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07th Aug 2023

Woman ‘forced’ to buy every bag of nuts on UK flight

Charlie Herbert

Woman 'forced' to buy every bag of nuts on UK flight

She says the airline should be ‘ashamed’

A woman has told of how she ‘felt forced’ to purchase every packet of peanuts on a flight because cabin crew ‘ignored her allergy.’

Leah Williams, 27, has had a severe peanut allergy all her life, and had asked staff on the Eurowings flight to announce her allergy to fellow passengers.

Williams requested that others on the flight from Dusseldorf to London do not eat or purchase any peanuts on the plane.

But she told the Mirror that the crew ignored her plea, leaving her with no choice other than to buy all 48 packets of the nuts on board, costing her almost £150, nearly three times her £50 airfare.

Williams said: “The stewards looked at me blankly like I was crazy and said, ‘But there is a lot, we’ll have to count them all.’

“I said ‘Please do count them and I will pay for them all, seeing as you have left me with no choice.’”

The nuts were then all placed in a plastic bag at the front of the cabin.

Williams added that staff even asked her if she “wanted to take the peanuts,” to which she replied “obviously not.”

She is now asking Eurowings to refund her for the nuts, saying they should be “ashamed.”

The incident took place on a Eurowings flight (Getty)

Last year, 14-year-old Poppy Jones suffered a severe allergic reaction on British Airways flight after a passenger opened a packet of peanuts on the plane. She required oxygen and two EpiPen shots, before being rushed to hospital when the plane eventually landed at Gatwick.

And the issue of food allergies made national headlines in 2016 when Natasha Ednan-Laperouse, 15, tragically died after suffering an allergic reaction to the sesame seeds on a Pret a Manger baguette.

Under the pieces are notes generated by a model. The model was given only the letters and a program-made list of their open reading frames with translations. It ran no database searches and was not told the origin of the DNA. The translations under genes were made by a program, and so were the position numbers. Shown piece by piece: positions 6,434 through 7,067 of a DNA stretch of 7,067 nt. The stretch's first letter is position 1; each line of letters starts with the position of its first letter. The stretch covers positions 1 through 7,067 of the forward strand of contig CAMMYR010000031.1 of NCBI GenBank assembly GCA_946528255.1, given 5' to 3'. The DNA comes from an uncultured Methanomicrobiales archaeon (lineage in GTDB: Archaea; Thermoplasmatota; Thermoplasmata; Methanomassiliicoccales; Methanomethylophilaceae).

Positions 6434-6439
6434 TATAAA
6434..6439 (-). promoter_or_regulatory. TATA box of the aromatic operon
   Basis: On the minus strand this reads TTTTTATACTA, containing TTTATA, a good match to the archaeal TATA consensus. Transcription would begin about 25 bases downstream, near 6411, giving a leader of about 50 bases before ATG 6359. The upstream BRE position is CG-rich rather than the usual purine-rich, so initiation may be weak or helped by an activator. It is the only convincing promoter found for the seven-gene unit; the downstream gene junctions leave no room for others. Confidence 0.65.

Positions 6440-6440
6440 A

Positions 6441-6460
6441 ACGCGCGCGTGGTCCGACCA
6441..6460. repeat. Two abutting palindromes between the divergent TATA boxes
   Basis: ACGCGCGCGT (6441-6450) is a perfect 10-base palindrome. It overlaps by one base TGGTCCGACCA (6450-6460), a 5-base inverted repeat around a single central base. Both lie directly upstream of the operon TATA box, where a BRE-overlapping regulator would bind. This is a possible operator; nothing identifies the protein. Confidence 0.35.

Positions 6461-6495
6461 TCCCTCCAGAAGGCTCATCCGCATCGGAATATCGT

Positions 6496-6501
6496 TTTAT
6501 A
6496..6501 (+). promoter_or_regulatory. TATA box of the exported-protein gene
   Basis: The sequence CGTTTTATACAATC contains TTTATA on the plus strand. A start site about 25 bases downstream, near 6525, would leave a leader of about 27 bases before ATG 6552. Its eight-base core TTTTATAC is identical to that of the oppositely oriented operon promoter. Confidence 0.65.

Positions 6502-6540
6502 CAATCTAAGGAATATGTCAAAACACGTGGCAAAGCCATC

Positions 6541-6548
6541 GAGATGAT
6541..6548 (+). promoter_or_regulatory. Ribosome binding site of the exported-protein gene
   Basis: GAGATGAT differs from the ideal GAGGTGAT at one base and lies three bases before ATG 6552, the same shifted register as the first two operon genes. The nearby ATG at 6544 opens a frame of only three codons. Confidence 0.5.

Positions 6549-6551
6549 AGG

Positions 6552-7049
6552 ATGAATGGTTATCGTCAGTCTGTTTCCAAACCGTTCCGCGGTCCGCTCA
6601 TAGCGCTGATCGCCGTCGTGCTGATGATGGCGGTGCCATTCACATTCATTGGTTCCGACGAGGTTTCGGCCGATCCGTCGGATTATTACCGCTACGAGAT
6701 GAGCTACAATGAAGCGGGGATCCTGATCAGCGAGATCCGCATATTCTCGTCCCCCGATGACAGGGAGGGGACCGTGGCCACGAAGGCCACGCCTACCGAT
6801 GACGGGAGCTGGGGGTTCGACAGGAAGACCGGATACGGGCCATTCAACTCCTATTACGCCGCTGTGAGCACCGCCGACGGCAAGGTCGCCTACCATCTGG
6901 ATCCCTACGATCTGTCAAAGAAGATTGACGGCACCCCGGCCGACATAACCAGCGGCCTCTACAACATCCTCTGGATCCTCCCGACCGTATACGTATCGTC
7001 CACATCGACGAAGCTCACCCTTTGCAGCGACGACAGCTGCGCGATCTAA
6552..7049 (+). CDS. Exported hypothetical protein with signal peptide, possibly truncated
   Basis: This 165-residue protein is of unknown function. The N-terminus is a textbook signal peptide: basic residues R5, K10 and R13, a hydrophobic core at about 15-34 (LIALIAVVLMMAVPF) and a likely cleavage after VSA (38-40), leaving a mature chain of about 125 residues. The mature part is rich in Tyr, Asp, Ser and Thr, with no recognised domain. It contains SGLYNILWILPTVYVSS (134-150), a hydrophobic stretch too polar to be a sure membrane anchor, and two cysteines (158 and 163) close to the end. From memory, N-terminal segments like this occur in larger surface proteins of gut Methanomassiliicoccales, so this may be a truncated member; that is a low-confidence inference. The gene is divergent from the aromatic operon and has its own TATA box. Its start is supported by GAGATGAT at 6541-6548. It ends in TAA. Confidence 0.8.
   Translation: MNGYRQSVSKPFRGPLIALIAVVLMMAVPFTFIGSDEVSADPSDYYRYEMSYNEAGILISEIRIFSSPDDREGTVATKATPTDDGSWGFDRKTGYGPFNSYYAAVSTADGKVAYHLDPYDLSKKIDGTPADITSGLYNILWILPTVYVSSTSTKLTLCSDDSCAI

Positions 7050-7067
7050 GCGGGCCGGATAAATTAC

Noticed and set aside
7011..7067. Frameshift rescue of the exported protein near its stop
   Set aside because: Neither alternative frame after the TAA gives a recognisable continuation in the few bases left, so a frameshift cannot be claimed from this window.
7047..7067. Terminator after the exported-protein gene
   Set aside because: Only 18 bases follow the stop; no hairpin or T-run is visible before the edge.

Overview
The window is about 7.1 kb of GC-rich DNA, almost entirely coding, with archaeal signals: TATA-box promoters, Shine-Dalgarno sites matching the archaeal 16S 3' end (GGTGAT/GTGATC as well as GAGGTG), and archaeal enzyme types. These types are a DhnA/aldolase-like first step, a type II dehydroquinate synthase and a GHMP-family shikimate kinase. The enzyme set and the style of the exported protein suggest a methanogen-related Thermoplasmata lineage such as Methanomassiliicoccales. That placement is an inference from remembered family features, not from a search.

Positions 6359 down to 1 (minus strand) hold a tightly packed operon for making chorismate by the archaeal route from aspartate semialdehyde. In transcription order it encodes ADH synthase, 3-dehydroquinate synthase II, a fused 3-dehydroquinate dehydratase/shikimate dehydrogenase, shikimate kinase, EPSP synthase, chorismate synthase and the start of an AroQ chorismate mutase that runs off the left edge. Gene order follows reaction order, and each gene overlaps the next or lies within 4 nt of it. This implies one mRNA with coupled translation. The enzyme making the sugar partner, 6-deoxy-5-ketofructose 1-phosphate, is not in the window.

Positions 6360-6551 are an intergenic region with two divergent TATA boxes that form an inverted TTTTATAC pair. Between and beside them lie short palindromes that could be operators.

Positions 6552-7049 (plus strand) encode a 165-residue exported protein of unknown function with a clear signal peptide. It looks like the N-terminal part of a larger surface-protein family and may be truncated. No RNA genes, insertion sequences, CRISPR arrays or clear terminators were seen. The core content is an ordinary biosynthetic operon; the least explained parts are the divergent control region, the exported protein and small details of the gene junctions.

Since then, airlines have become more aware of food allergies, with BA, easyJet and Ryanair all deciding to stop selling nuts on flights and asking passengers to avoid eating them if an allergy sufferer is on board.

In a statement in response to Williams’ claims, a spokesperson for Eurowings told JOE: “We are very sorry that the flight with us did not go as smoothly as planned and we regret any inconvenience this has caused Leah Williams.

“One thing in advance: Leah Williams was not forced to buy all packages of peanuts on board – on the contrary, our purser tried to offer her an alternative solution by informing all passengers sitting around her about Leah’s allergy. She agreed at first but then decided to still buy all the packages.

The spokesperson continued: “Eurowings operates more than 600 flights a day, carrying more than 80,000 passengers daily. As there are many causes for allergies and intolerances, it is not possible to exclude the possibility of their presence on board a plane. In general, meals and snacks are served during Eurowings flights.

Eurowings explained that because they allow passengers to bring their own food on board flights, they were unable to “guarantee that the aircraft is free of foodstuffs that may trigger an allergic reaction, such as peanuts.”

They continued: “Furthermore, due to its construction it is not possible to prevent an accumulation of peanut/nut traces despite regular and thorough cleaning of the aircraft.

“However, the HEPA (high efficiency particulate air filter) filters used on board can help passengers suffering from cat hair and house-dust allergies, for example. The filtration system circulates the cabin air, which is then supplemented with outside air.”

Eurowings said medically trained cabin crew always have access to medication to “provide emergency medical care in the event of an intolerance or allergic shock on board,” but that they recommend passengers also carry any necessary medication (allergy medication, EpiPen) in their hand luggage should they suffer from any allergies.

“A strong allergy sufferer should always be prepared for such an eventuality and has at least one, most of the time even two pens with anti-allergic with him/her as a preventive measure and usually informs our crews accordingly”, the statement concluded.

You can find more information about Eurowings’ allergy advice on the airline’s website, and a paragraph specifically about nut allergies within their General Conditions of Carriage (GCC).

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